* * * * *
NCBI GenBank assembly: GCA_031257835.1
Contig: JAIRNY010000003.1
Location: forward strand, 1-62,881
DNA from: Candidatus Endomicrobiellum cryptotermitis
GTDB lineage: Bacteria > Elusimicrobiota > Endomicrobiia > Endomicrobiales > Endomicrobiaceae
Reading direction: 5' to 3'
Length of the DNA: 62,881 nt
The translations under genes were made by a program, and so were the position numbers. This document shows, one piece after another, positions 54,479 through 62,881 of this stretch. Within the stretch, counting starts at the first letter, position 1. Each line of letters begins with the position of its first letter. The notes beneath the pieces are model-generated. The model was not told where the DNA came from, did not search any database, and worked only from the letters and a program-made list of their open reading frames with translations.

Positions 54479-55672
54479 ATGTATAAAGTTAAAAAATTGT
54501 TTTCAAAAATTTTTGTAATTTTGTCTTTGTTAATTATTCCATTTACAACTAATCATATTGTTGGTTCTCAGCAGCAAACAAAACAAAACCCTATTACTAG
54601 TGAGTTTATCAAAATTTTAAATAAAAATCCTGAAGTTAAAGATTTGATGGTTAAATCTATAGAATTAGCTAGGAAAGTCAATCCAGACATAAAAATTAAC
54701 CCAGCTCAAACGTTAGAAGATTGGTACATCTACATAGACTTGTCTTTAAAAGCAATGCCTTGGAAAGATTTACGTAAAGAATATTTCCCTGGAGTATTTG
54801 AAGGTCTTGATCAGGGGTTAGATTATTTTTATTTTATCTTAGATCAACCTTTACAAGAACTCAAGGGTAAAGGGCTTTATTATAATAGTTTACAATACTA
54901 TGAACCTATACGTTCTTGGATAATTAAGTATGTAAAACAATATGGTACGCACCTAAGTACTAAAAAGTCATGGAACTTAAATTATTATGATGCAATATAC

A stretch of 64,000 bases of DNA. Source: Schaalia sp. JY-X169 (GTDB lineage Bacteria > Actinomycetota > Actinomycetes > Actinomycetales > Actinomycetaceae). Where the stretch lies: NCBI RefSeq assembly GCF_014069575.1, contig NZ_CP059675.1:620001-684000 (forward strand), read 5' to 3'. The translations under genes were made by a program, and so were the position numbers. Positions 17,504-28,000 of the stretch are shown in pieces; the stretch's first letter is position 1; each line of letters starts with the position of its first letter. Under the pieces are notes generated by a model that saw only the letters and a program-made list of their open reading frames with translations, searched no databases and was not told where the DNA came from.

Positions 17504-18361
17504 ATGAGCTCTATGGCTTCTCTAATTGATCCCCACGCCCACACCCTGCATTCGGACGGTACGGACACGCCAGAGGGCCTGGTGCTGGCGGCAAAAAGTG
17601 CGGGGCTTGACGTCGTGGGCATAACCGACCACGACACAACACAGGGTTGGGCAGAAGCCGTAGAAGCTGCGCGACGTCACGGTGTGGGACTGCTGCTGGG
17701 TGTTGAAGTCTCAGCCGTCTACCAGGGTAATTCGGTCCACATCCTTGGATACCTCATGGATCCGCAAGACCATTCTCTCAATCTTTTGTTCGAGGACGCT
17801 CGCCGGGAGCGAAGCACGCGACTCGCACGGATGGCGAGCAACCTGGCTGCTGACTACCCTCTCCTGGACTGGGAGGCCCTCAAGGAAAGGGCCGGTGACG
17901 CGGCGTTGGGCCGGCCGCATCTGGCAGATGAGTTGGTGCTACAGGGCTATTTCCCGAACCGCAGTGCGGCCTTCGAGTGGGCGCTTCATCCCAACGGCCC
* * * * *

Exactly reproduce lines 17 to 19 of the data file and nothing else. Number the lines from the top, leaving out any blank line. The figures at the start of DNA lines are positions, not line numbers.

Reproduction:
Positions 17504-18361
17504 ATGAGCTCTATGGCTTCTCTAATTGATCCCCACGCCCACACCCTGCATTCGGACGGTACGGACACGCCAGAGGGCCTGGTGCTGGCGGCAAAAAGTG
17601 CGGGGCTTGACGTCGTGGGCATAACCGACCACGACACAACACAGGGTTGGGCAGAAGCCGTAGAAGCTGCGCGACGTCACGGTGTGGGACTGCTGCTGGG